Tolkien Gateway

Elendur (son of Isildur)

This article is about the eldest son of Isildur. For the King of Arnor, see Elendur (King of Arnor).
Elendur
Númenórean
Anke Eißmann - Isildur's Last Counsellor.jpg
"Isildur's Last Counsellor" by Anke Eißmann
Biographical Information
LocationRealms in Exile
AffiliationThe Faithful;
Last Alliance of Elves and Men
BirthS.A. 3299
Rómenna, Númenor
DeathT.A. 2 (aged 144)
Disaster of the Gladden Fields
Family
HouseHouse of Elendil
ParentageIsildur
SiblingsAratan, Ciryon and Valandil
Physical Description
GenderMale
WeaponrySword
GalleryImages of Elendur
Elendur was the eldest son and Heir of Isildur, slain with his father in the Disaster of the Gladden Fields.

Contents

[edit] History

[edit] Early History

The eldest son of Isildur, Elendur was born in Númenor in S.A. 3299, and escaped the downfall of the island with his family. He was often said to be remarkably similar to Elendil, his grandfather.[1]

In Middle-earth, he stayed by his father's side, and fought with him in the War of the Last Alliance. Isildur had sent Aratan and Ciryon to Minas Ithil to guard against a possible escape, therefore, after the Battle of Dagorlad, Elendur alone accompanied his father into Mordor. Elendur was not present at the final fight with Sauron on the slopes of Mount Doom[2] where his grandfather was killed and his father avenged him. Being the most trusted of his sons, he was the only among his brothers with knowledge of the One Ring possessed by Isildur.[1]

[edit] Death

After the war, in T.A. 2, Elendur with his brothers and 200 knights and soldiers, escorted his father back to Imladris. They passed Dagorlad and sought to follow Anduin upstream until Amon Lanc. From there, they followed old Sylvan paths on the eaves of Greenwood. On 5 October, when they were at the Gladden Fields, the company was attacked by Orcs coming from the Misty Mountains, but led by servants of Barad-dûr.

Ciryon was dead and Aratan was dying, and orcs overran them from all sides. Though Isildur had sent Ohtar away to preserve the shards of Narsil, the King still bore the Elendilmir and the Ring, about which Elendur knew. He argued with his father, thinking it was wise for him to flee and abandon them. Isildur did eventually flee, but was pierced by arrows after he swam across the Anduin. Elendur took command of what remained, and was slain with his troops.[1]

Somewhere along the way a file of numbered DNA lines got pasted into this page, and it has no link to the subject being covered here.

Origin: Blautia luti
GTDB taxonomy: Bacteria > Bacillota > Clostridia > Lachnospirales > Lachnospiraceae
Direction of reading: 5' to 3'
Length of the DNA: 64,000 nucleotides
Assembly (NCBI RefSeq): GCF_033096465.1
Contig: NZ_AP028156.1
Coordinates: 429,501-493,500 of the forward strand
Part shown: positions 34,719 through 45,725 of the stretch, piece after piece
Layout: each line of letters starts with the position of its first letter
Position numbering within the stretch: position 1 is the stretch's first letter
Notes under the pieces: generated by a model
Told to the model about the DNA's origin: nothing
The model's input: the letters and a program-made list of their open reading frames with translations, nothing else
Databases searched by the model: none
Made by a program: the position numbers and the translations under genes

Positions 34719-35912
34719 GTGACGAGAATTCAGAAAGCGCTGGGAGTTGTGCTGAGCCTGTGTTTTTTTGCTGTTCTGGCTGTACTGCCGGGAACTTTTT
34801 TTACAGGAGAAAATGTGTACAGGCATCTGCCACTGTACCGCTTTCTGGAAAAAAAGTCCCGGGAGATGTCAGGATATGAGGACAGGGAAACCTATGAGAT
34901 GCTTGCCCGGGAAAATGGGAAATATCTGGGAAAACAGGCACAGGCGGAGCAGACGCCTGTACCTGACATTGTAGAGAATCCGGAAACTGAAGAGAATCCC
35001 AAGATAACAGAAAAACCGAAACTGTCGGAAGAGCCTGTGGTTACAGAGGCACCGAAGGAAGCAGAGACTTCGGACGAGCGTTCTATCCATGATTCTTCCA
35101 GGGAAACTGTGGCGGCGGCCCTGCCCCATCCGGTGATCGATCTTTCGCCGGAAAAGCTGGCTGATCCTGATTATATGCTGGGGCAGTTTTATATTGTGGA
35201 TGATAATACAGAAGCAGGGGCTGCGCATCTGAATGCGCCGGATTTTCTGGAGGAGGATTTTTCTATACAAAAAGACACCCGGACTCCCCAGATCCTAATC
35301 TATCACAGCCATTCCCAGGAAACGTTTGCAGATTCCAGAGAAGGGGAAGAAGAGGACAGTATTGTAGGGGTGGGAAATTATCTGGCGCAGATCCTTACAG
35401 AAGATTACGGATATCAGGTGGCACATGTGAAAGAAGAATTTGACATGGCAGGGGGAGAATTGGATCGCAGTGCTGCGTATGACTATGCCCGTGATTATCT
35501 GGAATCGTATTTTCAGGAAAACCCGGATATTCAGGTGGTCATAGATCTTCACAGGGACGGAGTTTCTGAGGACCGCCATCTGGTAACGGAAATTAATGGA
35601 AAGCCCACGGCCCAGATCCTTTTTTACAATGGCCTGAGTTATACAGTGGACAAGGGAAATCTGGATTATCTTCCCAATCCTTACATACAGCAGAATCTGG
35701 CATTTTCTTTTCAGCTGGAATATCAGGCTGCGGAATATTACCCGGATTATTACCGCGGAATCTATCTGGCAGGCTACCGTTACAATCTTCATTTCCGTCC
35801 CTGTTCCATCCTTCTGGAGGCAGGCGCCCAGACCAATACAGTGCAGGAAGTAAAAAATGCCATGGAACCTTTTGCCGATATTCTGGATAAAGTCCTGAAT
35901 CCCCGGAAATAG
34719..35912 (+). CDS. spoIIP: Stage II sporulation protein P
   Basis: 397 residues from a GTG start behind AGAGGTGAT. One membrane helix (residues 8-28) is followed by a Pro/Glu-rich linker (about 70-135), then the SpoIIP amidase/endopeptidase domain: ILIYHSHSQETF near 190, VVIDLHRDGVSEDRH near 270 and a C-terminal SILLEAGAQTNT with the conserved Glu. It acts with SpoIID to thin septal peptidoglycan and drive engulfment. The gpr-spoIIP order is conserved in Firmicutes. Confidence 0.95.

[edit] Etymology

Elendur most likely means "Servant of the Elves" in Quenya. The first element, elen,[3] was likely taken from his grandfather's name, while the second element, -ndur, is also in his father's name and indicates faithful service or servitude.[4]

The later King of Arnor Elendur was likely named after him.

[edit] Genealogy

 
 
 
 
 
 
 
 
 
 
 
Elendil
S.A. 3119 - 3441
 
 
 
 
 
 
 
 
 
 
 
 
 
 
 
 
 
 
 
 
 
 
 
 
 
 
 
 
 
 
 
 
 
 
 
 
 
 
 
 
 
 
 
 
 
Isildur
S.A. 3209 - T.A. 2
 
 
 
 
 
 
 
Anárion
S.A. 3219 - 3440
 
 
 
 
 
 
 
 
 
 
 
 
 
 
 
 
 
 
 
 
 
 
 
 
 
 
 
 
 
 
 
 
 
 
 
 
 
 
 
ELENDUR
S.A. 3299 - T.A. 2
 
Aratan
S.A. 3339 - T.A. 2
 
Ciryon
S.A. 3379 - T.A. 2
 
Valandil
S.A. 3430 - T.A. 249
 
Kings of
Gondor
 
 
 
 
 
 
 
 
 
 
 
 
 
 
 
 
 
 
 
 
 
 
 
 
 
 
 
 
 
 
 
 
Eldacar
T.A. 87 - 339
 
 
 
 
 
 
 
 
 
 
 
 
 
 
 
 
 
 
 
 
 
 
 
 
 
 
 
 
 
 
 
 
 
 
 
 
Arantar
T.A. 185 - 435
 
 
 
 


[edit] Other versions of the legendarium

In early manuscripts Elendur was named "Kiryandil" and his date of birth was S.A. 3318, which made him and not Meneldil the last man born in Númenor.[5]

[edit] Portrayal in adaptations

2019: The Lord of the Rings Online:

The three elder sons of Isildur appear during an extended flashback set during the Siege of Barad-dûr in the year S.A. 3440. However, because the game's license does cover the works in which they are named, they are referred to only by their war-time aliases, meant to hide their kinship with the King. Elendur uses the name "Meldaran" as his alias.

References

  1. 1.0 1.1 1.2 J.R.R. Tolkien, Christopher Tolkien (ed.), Unfinished Tales, "The Disaster of the Gladden Fields"
  2. J.R.R. Tolkien, Christopher Tolkien (ed.), Unfinished Tales, "The Disaster of the Gladden Fields", note 11
  3. J.R.R. Tolkien; Humphrey Carpenter, Christopher Tolkien (eds.), The Letters of J.R.R. Tolkien, Letter 297, (dated August 1967)
  4. J.R.R. Tolkien, Christopher Tolkien (ed.), The Silmarillion, "Appendix: Elements in Quenya and Sindarin Names"
  5. J.R.R. Tolkien, Christopher Tolkien (ed.), The Peoples of Middle-earth, "VII. The Heirs of Elendil", Commentary